It is a truism, that government policy in the content and process of education is not generally informed by considerations of how people do things elsewhere.
There is little interest in how they teach things in other countries generally as the belief, correct to a point, that how they do things elsewhere is dependent on a whole range of cultural elements which makes new methodologies and techniques not transferable from one country to the next.
The two exceptions to this observation are:
1. When a country is sliding down the OECD education effectiveness scale whilst another country seems to be rising at meteoric pace
2. A technique from abroad appears cheaper to implement than existing methodologies.
A case in point has come up with the teaching of Mathematics. In East Asia a different technique is being praised as providing a sound foundation for the teaching of the subject which equips learners to work with greater accuracy and dexterity with increasingly more complex material.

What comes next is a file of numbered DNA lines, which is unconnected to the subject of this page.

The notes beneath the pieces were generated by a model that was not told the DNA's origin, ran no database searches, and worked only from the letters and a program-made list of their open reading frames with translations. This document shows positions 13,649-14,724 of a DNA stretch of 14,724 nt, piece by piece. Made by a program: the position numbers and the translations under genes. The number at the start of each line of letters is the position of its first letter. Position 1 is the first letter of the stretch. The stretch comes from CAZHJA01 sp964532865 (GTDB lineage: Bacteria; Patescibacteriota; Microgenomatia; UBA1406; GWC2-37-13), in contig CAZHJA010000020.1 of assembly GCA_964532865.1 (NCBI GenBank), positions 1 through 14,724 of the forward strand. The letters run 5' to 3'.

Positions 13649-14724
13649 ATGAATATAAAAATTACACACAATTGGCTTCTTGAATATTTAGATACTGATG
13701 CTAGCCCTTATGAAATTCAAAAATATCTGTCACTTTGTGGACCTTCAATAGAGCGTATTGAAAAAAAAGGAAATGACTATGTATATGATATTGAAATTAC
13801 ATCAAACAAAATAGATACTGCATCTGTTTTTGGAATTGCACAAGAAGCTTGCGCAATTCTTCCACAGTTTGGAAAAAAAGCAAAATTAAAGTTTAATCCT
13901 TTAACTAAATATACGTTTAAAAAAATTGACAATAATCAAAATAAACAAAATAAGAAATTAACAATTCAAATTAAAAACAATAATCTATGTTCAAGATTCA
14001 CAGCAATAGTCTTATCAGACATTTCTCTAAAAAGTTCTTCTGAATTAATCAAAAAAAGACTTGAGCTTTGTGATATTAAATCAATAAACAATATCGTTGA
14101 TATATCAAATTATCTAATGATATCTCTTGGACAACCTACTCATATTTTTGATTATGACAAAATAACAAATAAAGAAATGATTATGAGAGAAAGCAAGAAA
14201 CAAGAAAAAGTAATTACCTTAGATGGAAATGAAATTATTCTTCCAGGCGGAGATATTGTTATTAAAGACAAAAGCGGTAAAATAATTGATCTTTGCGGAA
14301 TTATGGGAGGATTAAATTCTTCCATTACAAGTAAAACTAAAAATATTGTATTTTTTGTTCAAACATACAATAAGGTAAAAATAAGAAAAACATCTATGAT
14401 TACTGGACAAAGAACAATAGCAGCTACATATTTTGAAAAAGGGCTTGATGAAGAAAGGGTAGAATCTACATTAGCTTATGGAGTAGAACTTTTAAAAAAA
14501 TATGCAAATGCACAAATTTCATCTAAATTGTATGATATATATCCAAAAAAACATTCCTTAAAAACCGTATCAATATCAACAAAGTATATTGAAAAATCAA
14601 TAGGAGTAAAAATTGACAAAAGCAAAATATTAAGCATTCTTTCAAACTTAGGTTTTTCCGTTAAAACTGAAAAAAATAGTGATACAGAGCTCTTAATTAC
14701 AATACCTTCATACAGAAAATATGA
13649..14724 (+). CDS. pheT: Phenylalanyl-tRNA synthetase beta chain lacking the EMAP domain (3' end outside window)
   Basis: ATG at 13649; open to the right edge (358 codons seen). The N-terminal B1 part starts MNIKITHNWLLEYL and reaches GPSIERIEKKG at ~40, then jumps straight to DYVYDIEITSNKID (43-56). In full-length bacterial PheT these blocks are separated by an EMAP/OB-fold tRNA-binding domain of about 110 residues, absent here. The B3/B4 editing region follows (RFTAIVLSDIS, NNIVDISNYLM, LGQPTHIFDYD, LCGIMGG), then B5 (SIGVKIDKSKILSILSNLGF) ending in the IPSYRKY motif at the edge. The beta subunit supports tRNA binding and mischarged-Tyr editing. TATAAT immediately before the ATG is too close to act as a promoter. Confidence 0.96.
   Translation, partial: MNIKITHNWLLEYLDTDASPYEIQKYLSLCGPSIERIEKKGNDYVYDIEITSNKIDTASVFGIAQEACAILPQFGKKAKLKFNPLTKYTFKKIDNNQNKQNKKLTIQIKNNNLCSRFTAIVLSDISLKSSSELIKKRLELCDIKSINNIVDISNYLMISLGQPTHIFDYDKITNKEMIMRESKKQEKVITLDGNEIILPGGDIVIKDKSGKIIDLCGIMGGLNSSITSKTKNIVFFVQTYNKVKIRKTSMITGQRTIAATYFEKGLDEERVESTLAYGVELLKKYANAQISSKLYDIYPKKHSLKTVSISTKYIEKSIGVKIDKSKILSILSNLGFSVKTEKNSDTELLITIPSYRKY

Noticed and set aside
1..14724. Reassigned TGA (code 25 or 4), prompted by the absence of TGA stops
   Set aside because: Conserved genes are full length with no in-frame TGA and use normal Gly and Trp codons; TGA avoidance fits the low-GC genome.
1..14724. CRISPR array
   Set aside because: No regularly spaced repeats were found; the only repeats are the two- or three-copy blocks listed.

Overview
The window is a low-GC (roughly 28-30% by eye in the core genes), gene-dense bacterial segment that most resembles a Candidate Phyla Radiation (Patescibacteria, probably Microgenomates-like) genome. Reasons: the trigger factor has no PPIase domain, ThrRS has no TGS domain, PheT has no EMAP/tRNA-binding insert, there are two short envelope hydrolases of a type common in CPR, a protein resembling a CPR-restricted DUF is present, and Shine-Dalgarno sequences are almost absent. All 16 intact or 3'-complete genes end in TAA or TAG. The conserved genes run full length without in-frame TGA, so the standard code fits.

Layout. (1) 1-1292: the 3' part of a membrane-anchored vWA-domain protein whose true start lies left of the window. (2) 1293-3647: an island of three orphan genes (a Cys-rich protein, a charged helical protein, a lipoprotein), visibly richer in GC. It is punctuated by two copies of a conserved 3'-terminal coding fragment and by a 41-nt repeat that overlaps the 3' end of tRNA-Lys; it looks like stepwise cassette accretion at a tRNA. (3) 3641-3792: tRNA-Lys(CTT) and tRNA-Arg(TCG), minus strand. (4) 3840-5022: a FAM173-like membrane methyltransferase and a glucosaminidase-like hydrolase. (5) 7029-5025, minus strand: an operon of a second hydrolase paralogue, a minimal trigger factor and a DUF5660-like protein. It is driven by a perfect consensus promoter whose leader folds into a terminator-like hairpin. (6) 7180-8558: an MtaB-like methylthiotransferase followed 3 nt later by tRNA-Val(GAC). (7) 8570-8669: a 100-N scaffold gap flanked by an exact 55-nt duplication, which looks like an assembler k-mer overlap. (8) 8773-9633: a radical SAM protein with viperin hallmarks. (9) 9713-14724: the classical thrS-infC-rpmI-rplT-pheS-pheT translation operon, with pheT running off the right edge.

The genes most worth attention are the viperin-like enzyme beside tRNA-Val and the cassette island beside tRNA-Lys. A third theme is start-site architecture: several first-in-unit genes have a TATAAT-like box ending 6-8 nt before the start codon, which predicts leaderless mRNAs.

This article outlines both the technique and the implications of implementing it in the UK…
About six months ago I released a paper discussing the reason for East Asian success in the OECD PISA survey of 15 year olds’ skills and knowledge in reading, mathematics and science, focussing largely upon the role of home background and culture. I have been somewhat overwhelmed by the number of people who have shown an interest in this paper and who have contacted me about this work since. Today, I present some evidence on the other side of the story – the ‘impact’ of East Asian teaching methods on children’s mathematics test scores.
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